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In the movie Elysium, the 1%, set up a gated community in space to separate themselves from the proles. Why only one Elysium? On earth, there is still a teeming mass of humanity that needs goods and services. Fertile ground for another 1% arise to meet these needs and eventually build another Elysium. Perhaps there is no property rights regime on Earth that encourages investment etc. Not the case in the movie because there is a police force, legal and parole system apparently administered by Robots. Furthermore, the robots are controlled by the 1% off site. Why do the 1% need to maintain control of the denizens of Earth? Elysium appears to be completely self-sustaining. No resources are apparently needed by it from the Earth. The only visible operation run by Elysium on earth is a company that manufactures robots. The head man is an Elysium expatriate but everyone else working at the factory is a denizen of Earth. Is Earth a banana republic to which Elysium outsources production? No, contradicts the self-sustaining assumption earlier. In short, the economics of the world envisioned in the movie make no sense. It used to be that scientific plausibility was a constraint on science fiction (otherwise its fantasy or magical realism for snobs). I’d add another criteria, economic plausibility. Utopias (or dystopias) must be economically plausible. With these words, can I lay claim to have started to a new branch of literary criticism: the economic analysis of utopian/dystopian fiction?

Back to the subject of this post. Pay attention to the robots in the movie. They have the agility and dexterity of humans. They are stronger. They can even detect sarcasm. Given this, its unclear why human are needed to work in the robot factory. Robots could be used to repair robots and produce new ones. What should such a world look like? Well I need only one `universal’ robot to begin with to produce and maintain robots for other tasks: farming, medical care, construction etc. Trade would become unnecessary for most goods and services. The only scarce resource would be the materials needed to produce and maintain robots (metals, rare earths etc.). Profits would accrue to the individuals who owned these resources. These individuals might trade among themselves, but would have no reason to trade with anyone outside this group. So, a small group of individuals would maintain large armies of robots to meet their needs and maintain their property rights over the inputs to robot production. Everyone else is surplus to needs. Thats a movie I would go to the cinema to see!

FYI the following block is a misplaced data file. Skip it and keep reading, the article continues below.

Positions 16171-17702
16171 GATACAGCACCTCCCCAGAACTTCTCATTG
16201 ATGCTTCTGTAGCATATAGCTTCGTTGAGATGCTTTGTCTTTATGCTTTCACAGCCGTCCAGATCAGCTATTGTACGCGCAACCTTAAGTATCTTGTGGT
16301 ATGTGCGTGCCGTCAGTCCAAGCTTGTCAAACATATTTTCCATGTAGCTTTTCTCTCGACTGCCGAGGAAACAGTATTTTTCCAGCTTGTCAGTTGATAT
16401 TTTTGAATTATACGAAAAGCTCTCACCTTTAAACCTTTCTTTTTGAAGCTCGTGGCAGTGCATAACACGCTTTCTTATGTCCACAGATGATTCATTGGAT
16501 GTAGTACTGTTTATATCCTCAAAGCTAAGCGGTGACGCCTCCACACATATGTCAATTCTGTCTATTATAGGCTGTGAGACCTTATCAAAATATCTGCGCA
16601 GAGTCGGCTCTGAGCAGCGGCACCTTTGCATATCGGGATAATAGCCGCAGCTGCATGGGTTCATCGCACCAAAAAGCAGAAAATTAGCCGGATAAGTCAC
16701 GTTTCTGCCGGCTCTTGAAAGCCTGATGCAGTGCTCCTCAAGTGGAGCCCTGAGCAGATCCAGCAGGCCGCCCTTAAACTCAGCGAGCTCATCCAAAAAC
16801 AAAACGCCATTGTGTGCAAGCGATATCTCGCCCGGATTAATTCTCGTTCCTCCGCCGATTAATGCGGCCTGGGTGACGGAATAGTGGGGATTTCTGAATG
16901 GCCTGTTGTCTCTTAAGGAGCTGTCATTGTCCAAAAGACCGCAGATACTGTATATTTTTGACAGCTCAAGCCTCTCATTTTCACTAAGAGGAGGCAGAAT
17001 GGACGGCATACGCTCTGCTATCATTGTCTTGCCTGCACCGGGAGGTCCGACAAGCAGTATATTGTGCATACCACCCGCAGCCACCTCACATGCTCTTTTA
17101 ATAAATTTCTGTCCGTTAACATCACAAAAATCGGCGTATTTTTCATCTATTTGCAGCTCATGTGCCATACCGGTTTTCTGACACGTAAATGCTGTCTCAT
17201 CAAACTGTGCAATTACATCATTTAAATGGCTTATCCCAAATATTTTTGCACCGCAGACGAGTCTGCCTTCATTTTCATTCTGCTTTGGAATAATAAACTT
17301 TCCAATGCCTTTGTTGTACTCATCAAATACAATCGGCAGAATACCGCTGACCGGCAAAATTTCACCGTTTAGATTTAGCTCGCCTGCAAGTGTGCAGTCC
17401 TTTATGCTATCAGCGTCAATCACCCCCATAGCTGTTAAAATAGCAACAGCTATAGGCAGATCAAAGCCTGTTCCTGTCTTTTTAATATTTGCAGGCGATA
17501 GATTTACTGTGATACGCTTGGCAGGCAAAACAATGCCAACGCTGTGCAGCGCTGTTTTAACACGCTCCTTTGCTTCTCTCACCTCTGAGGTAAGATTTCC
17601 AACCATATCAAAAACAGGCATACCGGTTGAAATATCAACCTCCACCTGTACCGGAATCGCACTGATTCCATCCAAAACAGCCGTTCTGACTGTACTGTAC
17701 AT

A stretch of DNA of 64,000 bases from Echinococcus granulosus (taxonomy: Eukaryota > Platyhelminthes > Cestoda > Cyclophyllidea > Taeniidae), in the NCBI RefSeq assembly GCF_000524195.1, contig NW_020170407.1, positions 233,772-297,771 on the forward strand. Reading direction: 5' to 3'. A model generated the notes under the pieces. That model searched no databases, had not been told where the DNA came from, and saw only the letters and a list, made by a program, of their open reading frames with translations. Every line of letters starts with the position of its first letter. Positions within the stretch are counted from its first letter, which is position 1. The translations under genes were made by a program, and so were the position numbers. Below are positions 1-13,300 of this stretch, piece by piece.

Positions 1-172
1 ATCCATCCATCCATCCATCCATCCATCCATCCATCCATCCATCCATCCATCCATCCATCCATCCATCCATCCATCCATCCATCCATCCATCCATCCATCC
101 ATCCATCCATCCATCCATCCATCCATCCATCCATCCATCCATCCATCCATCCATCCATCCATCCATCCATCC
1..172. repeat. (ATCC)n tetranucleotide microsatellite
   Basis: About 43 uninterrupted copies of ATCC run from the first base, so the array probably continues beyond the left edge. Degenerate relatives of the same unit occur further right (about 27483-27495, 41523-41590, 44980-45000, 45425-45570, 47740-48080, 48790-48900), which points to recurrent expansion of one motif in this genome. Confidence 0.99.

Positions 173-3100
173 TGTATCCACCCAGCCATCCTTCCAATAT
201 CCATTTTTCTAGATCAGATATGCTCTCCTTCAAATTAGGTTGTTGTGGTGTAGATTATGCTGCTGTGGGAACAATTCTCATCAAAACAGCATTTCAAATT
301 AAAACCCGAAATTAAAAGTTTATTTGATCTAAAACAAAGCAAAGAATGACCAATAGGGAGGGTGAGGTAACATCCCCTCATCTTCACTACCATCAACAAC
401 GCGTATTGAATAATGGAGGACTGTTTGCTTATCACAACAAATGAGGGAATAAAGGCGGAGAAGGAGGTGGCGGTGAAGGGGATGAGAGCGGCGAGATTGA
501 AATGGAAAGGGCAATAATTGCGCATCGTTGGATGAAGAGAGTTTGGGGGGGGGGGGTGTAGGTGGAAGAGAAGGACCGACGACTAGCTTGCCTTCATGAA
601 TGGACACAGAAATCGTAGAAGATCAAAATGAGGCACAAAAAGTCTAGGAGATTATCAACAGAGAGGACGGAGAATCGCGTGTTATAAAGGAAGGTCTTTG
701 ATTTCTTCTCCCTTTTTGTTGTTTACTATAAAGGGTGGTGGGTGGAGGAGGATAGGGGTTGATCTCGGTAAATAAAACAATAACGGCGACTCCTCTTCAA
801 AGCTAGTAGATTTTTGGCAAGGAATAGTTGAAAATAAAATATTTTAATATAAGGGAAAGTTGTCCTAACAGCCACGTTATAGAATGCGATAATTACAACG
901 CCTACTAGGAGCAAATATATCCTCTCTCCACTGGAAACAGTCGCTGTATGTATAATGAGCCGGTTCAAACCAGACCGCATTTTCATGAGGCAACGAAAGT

From the New York Times comes a straightforward example of 3rd degree price discrimination. Prices of certain luxury vehicles are much higher in China than in the U.S. For example, the Porsche Cayenne,  has a base price of  $150,000 in China but $50,000 in the U.S. Price discrimination invites arbitrage, and the invitation in this case is so generous, that many people have accepted. Curiously, some of those who have accepted have been arrested, charged and fined for mail fraud and violations of customs laws.

Manufacturers have restrictions in their contracts with dealers to prohibit this sort of arbitrage, in part this is because cars produced for sale in one country will not be comply with extant regulation in another country. Interestingly, it is illegal for anyone other than the original equipment manufacturer to export NEW cars overseas. USED cars are an entirely different matter. US customs believes that if I buy a new car, and then drive it straight to the port to ship to China, it remains a new car. On the other hand, if I drive it home, it is used. Subsequent cases will turn upon the question of makes a car new vs. used?

As an aside, Ken Sparks, spokesman for BMW North America, defended the Governments vigorous pursuit of the arbitrageurs with these words:

Illegal exports deny legitimate customers here in the U.S. the popular vehicles, which are in high demand.